Malawi poll 'will be rigging-free'

Emmanuel Igunza

BBC Africa, Addis Ababa

Malawi’s electoral commission has begun distributing ballot materials to polling stations ahead of next Tuesday’s presidential and parliamentary elections.

The materials will be moved from the capital, Lilongwe, to more than 5,000 polling stations across the country.

The commission says slightly more than six million people have registered for the vote. The process will use a mix of manual and electronic methods.

While the voting will be paper-based, the transmission and final tally of the ballots will be electronic.

This is the first time the country will use this system.

Commission chairperson Jane Ansah has told the BBC that the country is well prepared for the elections, which analysts say will be closely contested.

"We have been preparing for a while now and we can assure the country that we will be holding a credible process," she told the BBC.

She also addressed concerns raised by some politicians that the poll could be rigged.

"All we have heard so far are just words and no concrete proof. But we believe that the system we have put in place is foolproof and we expect the election to be rigging-free.”

Malawians go to the polls on 21 May to elect a president, parliamentarians and local councillors.

MCP supporters
Main opposition party MCP is providing a stiff challenge to President Mutharika

'Does this look like a dead man to you?'

Malawi's president tackles death rumours

President Mutharika on top of a police car

On the campaign trail, Malawi's President Peter Mutharika has addressed rumours of his death, the BBC's Emmanuel Igunza reports.

Speaking in Salima, central Malawi, on Wednesday he scoffed at those peddling the stories on social media.

Addressing crowds atop a podium mounted on a police car, Mr Mutharika asked: “Does this look like a dead man to you?"

Mutharika supporters

Malawians go to the polls in a general election next Tuesday.

The rumours of his passing followed last week’s abrupt cancellation of several campaign stops that had been planned across the country.

But on Wednesday hundreds met him in Salima as he campaigned for a second term in office.

He has promised to tackle poverty and build more schools across the country.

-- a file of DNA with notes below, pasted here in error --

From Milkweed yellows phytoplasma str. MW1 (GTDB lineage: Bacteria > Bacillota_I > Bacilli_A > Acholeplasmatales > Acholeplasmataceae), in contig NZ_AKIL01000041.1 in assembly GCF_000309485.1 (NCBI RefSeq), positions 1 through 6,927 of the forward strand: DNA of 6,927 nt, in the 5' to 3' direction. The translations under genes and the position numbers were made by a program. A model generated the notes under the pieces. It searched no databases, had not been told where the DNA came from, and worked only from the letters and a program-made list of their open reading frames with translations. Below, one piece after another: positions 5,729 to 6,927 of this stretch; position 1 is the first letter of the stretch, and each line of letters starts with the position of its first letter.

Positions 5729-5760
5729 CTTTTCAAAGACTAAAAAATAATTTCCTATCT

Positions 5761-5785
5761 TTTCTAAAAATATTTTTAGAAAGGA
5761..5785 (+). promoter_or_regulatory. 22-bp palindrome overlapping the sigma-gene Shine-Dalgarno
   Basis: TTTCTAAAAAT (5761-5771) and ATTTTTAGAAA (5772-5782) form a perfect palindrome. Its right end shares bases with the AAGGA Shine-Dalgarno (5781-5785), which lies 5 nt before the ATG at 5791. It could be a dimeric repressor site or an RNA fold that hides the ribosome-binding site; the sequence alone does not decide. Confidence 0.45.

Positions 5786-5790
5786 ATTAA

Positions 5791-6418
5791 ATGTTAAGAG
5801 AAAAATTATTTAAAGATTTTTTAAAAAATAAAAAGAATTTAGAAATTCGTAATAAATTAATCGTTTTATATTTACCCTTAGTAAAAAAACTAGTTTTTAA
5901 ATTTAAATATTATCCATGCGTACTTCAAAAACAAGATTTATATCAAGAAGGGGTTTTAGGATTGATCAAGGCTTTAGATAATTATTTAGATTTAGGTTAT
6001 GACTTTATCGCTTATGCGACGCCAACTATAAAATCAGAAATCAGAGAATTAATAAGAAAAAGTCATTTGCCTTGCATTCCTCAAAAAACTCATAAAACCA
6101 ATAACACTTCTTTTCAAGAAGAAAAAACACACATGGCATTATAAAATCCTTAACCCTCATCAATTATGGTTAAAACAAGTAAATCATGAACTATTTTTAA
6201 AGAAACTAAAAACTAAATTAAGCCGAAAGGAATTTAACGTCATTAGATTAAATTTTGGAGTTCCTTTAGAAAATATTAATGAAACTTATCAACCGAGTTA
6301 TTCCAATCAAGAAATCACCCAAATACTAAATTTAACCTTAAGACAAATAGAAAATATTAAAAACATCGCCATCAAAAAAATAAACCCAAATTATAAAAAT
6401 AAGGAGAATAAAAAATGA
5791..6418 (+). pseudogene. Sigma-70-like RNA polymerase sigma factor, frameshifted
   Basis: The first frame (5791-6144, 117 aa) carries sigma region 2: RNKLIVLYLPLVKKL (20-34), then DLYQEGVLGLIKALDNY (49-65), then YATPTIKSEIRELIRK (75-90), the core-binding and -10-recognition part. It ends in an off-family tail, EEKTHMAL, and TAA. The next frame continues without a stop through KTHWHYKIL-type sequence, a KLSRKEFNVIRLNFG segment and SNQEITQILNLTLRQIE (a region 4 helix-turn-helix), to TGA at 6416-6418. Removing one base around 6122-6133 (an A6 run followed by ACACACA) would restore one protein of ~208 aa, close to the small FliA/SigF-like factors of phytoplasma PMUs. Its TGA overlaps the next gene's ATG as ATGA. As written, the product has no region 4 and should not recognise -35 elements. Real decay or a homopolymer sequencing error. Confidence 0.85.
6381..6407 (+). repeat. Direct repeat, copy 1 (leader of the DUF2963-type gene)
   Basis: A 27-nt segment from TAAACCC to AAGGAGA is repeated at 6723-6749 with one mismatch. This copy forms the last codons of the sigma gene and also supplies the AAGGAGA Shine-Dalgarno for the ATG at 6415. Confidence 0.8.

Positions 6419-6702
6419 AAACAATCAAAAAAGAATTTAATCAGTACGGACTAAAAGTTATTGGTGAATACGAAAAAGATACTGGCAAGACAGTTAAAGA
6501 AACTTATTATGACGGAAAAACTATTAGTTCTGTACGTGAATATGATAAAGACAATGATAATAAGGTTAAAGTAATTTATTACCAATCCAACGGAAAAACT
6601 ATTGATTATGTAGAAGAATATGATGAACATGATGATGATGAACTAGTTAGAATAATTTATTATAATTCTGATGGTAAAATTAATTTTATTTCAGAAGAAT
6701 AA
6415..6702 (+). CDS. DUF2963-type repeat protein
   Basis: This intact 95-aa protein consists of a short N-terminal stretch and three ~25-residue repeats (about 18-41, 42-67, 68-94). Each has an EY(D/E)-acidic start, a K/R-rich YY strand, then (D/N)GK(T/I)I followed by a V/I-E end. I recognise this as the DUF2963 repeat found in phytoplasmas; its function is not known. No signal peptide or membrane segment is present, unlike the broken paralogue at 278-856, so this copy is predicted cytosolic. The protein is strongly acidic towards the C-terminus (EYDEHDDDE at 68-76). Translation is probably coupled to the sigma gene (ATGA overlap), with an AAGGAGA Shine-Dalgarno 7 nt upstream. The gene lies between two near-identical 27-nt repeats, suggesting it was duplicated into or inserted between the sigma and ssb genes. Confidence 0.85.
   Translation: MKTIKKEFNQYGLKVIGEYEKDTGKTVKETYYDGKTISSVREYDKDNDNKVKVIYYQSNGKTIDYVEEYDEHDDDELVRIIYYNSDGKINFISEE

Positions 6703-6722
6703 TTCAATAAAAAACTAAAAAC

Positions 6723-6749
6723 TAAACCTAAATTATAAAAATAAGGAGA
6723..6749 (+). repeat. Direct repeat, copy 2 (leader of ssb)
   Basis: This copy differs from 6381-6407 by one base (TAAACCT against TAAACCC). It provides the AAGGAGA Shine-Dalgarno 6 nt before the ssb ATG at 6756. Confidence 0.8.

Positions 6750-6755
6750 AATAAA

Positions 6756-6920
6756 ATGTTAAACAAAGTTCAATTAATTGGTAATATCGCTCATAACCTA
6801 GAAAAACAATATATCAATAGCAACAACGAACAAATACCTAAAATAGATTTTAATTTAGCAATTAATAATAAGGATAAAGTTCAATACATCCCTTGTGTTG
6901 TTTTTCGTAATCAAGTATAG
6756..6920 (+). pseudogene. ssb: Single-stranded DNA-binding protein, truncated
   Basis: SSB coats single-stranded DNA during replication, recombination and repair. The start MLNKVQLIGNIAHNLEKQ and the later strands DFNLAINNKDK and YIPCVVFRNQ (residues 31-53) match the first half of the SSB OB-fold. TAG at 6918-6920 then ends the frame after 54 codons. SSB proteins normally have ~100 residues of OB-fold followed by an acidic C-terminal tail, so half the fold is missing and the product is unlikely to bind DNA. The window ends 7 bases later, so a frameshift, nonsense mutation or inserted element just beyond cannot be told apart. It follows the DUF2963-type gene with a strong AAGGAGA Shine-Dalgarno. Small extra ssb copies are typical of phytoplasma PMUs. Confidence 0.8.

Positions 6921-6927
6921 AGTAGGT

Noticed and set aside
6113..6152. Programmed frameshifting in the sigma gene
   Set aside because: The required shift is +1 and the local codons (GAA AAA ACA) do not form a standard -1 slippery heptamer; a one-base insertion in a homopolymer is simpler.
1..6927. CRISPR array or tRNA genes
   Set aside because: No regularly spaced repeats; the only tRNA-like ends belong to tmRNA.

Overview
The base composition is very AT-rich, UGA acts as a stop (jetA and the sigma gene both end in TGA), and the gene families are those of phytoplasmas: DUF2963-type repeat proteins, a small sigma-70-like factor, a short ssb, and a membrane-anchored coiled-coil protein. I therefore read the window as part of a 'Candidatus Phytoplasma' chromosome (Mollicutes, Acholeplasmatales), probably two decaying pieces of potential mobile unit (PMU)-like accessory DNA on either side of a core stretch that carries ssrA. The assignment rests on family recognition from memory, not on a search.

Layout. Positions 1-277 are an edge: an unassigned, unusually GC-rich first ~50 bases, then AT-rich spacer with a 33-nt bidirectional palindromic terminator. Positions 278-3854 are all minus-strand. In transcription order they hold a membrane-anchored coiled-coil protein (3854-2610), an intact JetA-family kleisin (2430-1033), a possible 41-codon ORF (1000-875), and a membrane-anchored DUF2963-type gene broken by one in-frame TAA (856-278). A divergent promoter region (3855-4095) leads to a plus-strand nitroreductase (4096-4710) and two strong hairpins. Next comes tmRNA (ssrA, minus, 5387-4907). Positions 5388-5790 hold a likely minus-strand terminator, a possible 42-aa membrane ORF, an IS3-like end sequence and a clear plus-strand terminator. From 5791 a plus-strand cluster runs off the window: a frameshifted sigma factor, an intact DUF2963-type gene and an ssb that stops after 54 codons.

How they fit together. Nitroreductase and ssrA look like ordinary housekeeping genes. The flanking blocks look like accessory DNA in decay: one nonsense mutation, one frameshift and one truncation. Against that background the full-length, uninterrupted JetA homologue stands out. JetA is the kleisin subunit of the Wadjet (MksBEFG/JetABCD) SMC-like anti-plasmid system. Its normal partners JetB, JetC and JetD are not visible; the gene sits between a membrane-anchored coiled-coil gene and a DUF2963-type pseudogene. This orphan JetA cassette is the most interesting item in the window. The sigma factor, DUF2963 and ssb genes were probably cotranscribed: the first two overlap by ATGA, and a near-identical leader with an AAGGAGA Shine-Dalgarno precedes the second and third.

Mr Mutharika, who came to power in 2014, is facing a tough challenge from both Vice-President Saulos Chilima, who is running for the United Transformation Movement (UTM) and the candidate for the Malawi Congress Party, Lazarus Chakwera.

Malawi’s presidential barber shop

Rob Wilson

BBC Focus on Africa radio

A presidential barber shop displaying portraits of the presidential candidates

Ogos Executive Barber Shop is in the centre of Mzuzu in northern Malawi.

With the country’s elections coming up, the hairdresser has added portraits of some of the main presidential candidates: Lazarus Chakwera, incumbent president Peter Mutharika, and Vice President turned opposition leader Saulos Chilima.

It appears they had also added former president Joyce Banda who was initially running, but she pulled out of the race earlier in the year, causing them to paint her out of the race on the barber shop wall.

Malawians won’t be waiting long to find out who will be making the cut as the election takes place on Tuesday 21 May.

Prince writes to soldier's family after elephant death

BBC Midlands Today

The Duke of Cambridge is writing to the family of a British soldier who was killed by an elephant during a counter-poaching operation in Malawi.

Mathew Talbot

Kensington Palace said Prince William wanted to pass on his condolences to the family of Mathew Talbot, 22, of the 1st Battalion Coldstream Guards, who was from the West Midlands.

The patrol of armed British army soldiers and African Park Rangers was walking through tall grass - up to 7ft (2.1m) high - when they disturbed an unseen herd of elephants.

One of them charged at Gdsm Talbot. He died soon after from his injuries. No-one else on the patrol was hurt.

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